As record stores were forced to close up shop last week due to coronavirus concerns, and music fans became preoccupied with social distancing and quarantine, U.S. album sales hit a new weekly low.
In the week ending March 19, overall album sales fell 29% to 1.52 million, according to Nielsen Music/MRC Data. That number combines sales of all formats of albums: digital albums, CDs, vinyl LPs, cassettes and so forth.
1.52 million is the smallest number of albums sold in a week since the firm began tracking music sales in 1991. The previous Nielsen/MRC Data-era low for overall album sales came only earlier this year, when 1.65 million were sold in the week ending Jan. 16.
And Billboard estimates 1.52 million is perhaps the smallest sum for total weekly album sales since albums began to take off as a format in the mid-1960s.
Weekly Physical Album Sales Dip Below 1 Million: Further, physical album sales (CDs, vinyl LPs and cassettes, etc.) declined by 36% in the week ending March 19, falling to just 979,000 copies sold — the first time weekly physical album sales fell below 1 million in the Nielsen Music/MRC Data era.
The previous low-water mark for weekly physical album sales (since 1991) came less than a year ago, when 1.05 million were sold in the week ending July 11, 2019. Again, weekly physical album sales likely have not been this low since the mid-1960s.
Fans Continue to Favor Streaming Over Album Purchases: Album sales have been on the decline for years, since their heyday in the late 1990s and early 2000s, when it was common for more than 10 million albums to be sold in a single week.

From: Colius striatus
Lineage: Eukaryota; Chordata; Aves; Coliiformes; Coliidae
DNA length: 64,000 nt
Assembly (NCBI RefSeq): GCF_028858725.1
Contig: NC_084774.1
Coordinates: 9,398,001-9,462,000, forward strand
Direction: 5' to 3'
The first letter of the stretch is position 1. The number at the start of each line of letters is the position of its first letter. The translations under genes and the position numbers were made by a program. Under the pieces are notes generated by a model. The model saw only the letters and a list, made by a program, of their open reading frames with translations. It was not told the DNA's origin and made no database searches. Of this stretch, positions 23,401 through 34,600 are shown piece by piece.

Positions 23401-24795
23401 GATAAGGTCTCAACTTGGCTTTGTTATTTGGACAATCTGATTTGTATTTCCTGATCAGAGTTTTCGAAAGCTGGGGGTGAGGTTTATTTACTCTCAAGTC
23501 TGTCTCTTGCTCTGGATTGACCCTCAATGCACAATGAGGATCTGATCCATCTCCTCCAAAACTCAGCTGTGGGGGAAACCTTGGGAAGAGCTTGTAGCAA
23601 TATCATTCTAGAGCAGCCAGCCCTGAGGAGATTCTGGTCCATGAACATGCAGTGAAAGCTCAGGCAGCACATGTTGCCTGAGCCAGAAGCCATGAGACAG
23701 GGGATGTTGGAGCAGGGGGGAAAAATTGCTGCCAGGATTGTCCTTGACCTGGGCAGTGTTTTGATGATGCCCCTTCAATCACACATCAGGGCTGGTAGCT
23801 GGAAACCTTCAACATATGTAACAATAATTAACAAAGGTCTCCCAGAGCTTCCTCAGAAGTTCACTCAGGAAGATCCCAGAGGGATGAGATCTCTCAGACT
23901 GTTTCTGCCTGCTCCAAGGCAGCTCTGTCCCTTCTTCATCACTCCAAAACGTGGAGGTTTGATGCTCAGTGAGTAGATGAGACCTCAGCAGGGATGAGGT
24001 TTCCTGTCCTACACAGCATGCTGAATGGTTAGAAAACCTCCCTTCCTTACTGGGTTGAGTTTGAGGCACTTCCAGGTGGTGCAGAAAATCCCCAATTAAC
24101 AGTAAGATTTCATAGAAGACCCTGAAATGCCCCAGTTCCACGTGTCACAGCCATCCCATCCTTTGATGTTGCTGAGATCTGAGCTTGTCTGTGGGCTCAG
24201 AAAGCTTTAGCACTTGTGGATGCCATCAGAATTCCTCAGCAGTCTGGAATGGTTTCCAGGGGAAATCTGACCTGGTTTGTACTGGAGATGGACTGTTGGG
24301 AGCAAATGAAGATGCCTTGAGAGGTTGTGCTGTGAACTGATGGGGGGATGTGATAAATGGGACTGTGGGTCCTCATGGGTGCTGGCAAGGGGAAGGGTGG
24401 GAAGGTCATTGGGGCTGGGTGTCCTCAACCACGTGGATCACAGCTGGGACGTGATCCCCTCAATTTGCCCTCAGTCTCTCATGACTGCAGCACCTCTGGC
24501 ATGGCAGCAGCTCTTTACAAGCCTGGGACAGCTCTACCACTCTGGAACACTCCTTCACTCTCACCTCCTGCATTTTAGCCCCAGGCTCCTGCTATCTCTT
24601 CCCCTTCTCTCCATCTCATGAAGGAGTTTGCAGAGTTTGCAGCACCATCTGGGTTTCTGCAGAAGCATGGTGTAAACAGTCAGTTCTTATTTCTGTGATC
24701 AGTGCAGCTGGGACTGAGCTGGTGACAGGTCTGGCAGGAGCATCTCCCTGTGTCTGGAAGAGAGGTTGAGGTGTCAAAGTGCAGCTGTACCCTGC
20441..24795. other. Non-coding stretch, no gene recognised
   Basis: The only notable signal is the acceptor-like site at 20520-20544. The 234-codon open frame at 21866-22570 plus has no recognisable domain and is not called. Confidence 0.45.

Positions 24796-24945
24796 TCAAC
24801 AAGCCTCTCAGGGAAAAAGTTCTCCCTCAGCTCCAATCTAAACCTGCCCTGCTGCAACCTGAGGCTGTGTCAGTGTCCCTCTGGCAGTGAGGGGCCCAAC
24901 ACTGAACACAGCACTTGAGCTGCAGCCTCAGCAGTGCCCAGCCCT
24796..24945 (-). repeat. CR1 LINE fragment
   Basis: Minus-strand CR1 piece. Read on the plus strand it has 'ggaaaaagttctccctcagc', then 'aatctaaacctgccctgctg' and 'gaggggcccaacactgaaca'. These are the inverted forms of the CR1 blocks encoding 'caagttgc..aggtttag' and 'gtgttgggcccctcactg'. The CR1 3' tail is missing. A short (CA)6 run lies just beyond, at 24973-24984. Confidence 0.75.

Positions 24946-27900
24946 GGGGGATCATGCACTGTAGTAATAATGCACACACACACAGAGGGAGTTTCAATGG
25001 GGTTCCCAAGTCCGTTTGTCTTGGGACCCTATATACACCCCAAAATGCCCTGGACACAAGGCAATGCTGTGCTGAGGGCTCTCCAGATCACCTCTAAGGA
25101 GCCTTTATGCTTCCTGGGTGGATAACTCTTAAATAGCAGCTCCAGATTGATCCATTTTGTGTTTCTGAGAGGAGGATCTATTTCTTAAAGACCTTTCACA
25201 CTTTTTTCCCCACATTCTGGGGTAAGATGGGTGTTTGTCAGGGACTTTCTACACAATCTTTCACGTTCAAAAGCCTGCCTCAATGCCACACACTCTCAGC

Music of course is still incredibly popular — as are albums (and vinyl albums, but more on that in a moment). However, more and more fans have moved away from buying individual albums and instead choose to enjoy music and albums through streaming services such as Apple Music, Spotify and YouTube. There, a customer can either subscribe to an all-you-can-listen service for one monthly fee, or opt to listen to music without a subscription (and listen to advertisements in-between songs).
In 2019, overall album sales totaled 112.75 million (down 18.7% compared to 2018). It was the lowest year for album sales in the Nielsen Music/MRC Data era, and the fourth year in a row where album sales fell by at least 10%. So far in 2020, album sales stand at 21.52 million (down 8.3% year-to-date), while physical album sales stand at 14.74 million sold (up 1.9% — buoyed by strong vinyl album sales).
Comparatively, in 2019, overall on-demand streams of songs (audio and video combined) grew by 29.3%, surpassing the 1 trillion mark for the first time in a calendar year. In total for 2019, there were 1.147 trillion on-demand song streams registered. In 2020, on-demand streams of songs total 267.75 billion (up 19.7% year-to-date).
But Vinyl Album Sales Continue to Shine: Though overall album sales are tumbling, and streaming continues to go through the roof, the once nearly-dead vinyl album format continues to be a bright spot in an otherwise bleak album sales picture.
2019 marked the 14th consecutive year of growth for vinyl album sales, climbing to 18.84 million sold (up 14.5% compared to 2018). In fact, vinyl LP sales accounted for 16.7% of all album sales in 2019, and an incredible 25.6% of physical album sales (a Nielsen Music/MRC Data-era record share for the format).
So far in 2020, total vinyl album sales stand at 4.88 million (up 42.2% year-to-date). Further, vinyl album sales comprise 22.6% of all albums sold in 2020, and 33% of all physical albums sold.